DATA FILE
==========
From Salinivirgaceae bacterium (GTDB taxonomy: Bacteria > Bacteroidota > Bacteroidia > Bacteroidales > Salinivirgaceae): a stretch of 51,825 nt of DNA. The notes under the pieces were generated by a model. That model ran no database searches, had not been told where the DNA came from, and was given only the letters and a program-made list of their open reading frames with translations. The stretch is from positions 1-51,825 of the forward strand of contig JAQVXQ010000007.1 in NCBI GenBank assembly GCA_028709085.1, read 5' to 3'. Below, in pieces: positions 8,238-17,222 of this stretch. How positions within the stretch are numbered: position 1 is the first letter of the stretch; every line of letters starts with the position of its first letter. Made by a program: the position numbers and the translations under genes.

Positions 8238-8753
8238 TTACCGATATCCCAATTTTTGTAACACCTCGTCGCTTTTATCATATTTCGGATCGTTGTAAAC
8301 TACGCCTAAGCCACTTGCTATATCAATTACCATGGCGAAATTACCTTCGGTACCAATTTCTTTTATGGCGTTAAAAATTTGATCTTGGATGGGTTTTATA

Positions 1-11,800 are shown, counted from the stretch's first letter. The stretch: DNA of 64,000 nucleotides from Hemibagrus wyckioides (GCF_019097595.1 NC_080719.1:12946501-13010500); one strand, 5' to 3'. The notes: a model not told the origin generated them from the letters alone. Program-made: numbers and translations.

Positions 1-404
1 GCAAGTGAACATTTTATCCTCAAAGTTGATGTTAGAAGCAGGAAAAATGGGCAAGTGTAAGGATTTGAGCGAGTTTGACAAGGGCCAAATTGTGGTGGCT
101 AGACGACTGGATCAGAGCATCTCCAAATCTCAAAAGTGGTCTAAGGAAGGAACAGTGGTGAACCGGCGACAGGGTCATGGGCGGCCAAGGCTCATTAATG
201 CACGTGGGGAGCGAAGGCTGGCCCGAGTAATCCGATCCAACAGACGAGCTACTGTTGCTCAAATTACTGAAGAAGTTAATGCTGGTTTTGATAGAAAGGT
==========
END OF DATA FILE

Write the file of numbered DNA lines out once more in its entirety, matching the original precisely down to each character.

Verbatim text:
From Salinivirgaceae bacterium (GTDB taxonomy: Bacteria > Bacteroidota > Bacteroidia > Bacteroidales > Salinivirgaceae): a stretch of 51,825 nt of DNA. The notes under the pieces were generated by a model. That model ran no database searches, had not been told where the DNA came from, and was given only the letters and a program-made list of their open reading frames with translations. The stretch is from positions 1-51,825 of the forward strand of contig JAQVXQ010000007.1 in NCBI GenBank assembly GCA_028709085.1, read 5' to 3'. Below, in pieces: positions 8,238-17,222 of this stretch. How positions within the stretch are numbered: position 1 is the first letter of the stretch; every line of letters starts with the position of its first letter. Made by a program: the position numbers and the translations under genes.

Positions 8238-8753
8238 TTACCGATATCCCAATTTTTGTAACACCTCGTCGCTTTTATCATATTTCGGATCGTTGTAAAC
8301 TACGCCTAAGCCACTTGCTATATCAATTACCATGGCGAAATTACCTTCGGTACCAATTTCTTTTATGGCGTTAAAAATTTGATCTTGGATGGGTTTTATA

Positions 1-11,800 are shown, counted from the stretch's first letter. The stretch: DNA of 64,000 nucleotides from Hemibagrus wyckioides (GCF_019097595.1 NC_080719.1:12946501-13010500); one strand, 5' to 3'. The notes: a model not told the origin generated them from the letters alone. Program-made: numbers and translations.

Positions 1-404
1 GCAAGTGAACATTTTATCCTCAAAGTTGATGTTAGAAGCAGGAAAAATGGGCAAGTGTAAGGATTTGAGCGAGTTTGACAAGGGCCAAATTGTGGTGGCT
101 AGACGACTGGATCAGAGCATCTCCAAATCTCAAAAGTGGTCTAAGGAAGGAACAGTGGTGAACCGGCGACAGGGTCATGGGCGGCCAAGGCTCATTAATG
201 CACGTGGGGAGCGAAGGCTGGCCCGAGTAATCCGATCCAACAGACGAGCTACTGTTGCTCAAATTACTGAAGAAGTTAATGCTGGTTTTGATAGAAAGGT